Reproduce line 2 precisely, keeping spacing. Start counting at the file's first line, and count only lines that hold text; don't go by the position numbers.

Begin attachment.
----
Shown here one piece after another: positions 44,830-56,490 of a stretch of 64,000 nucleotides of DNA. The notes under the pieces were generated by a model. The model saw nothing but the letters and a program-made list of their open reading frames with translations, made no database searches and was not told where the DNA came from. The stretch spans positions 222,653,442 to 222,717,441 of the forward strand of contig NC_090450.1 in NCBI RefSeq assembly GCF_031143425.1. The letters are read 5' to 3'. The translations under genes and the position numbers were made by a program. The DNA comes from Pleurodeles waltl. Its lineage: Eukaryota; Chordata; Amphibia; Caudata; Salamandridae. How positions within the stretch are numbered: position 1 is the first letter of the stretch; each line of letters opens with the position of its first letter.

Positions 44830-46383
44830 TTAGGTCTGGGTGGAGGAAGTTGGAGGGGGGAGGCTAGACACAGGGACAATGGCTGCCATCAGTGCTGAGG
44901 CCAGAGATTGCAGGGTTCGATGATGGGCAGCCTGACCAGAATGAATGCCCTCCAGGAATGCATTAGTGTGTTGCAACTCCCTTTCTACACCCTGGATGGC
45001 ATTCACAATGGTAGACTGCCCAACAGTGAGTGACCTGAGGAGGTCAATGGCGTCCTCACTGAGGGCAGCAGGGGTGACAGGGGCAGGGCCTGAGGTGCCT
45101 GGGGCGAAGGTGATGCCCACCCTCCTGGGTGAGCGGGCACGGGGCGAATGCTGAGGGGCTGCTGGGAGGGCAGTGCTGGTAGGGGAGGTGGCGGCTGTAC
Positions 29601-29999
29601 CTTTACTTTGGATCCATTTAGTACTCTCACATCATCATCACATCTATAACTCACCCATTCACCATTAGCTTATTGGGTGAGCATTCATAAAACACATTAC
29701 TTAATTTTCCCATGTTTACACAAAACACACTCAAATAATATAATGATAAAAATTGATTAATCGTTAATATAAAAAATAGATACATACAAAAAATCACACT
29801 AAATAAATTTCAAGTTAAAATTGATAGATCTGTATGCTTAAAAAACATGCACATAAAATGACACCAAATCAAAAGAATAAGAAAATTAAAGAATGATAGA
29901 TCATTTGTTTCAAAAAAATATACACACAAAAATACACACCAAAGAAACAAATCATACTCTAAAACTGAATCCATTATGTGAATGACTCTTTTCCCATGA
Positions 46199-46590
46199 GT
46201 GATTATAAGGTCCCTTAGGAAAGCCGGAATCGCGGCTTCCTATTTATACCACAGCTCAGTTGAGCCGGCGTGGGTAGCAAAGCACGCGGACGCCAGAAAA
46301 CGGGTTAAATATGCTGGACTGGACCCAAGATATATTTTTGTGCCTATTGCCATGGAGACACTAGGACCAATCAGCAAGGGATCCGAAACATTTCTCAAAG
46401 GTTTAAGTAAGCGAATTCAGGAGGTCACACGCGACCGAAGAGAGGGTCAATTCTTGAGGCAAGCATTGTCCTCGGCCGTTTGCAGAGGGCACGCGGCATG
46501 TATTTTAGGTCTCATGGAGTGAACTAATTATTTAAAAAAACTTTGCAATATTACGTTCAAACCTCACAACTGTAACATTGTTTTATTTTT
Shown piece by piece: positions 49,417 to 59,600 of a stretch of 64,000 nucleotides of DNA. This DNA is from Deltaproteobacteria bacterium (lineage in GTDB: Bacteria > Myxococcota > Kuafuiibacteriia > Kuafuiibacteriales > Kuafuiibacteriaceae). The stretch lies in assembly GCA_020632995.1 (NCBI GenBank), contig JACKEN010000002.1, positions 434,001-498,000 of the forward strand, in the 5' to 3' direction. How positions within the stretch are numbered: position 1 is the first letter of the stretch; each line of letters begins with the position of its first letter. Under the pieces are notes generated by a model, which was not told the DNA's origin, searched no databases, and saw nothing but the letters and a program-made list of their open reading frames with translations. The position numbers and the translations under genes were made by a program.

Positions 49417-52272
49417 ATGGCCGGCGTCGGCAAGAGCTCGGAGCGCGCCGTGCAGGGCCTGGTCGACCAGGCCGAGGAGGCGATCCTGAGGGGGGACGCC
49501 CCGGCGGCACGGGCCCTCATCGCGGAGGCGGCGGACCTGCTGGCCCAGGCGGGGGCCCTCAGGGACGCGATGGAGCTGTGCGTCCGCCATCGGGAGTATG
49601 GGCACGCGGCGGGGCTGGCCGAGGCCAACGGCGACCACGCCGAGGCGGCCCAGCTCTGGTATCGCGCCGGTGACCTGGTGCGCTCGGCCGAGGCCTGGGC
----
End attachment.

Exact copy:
Positions 44830-46383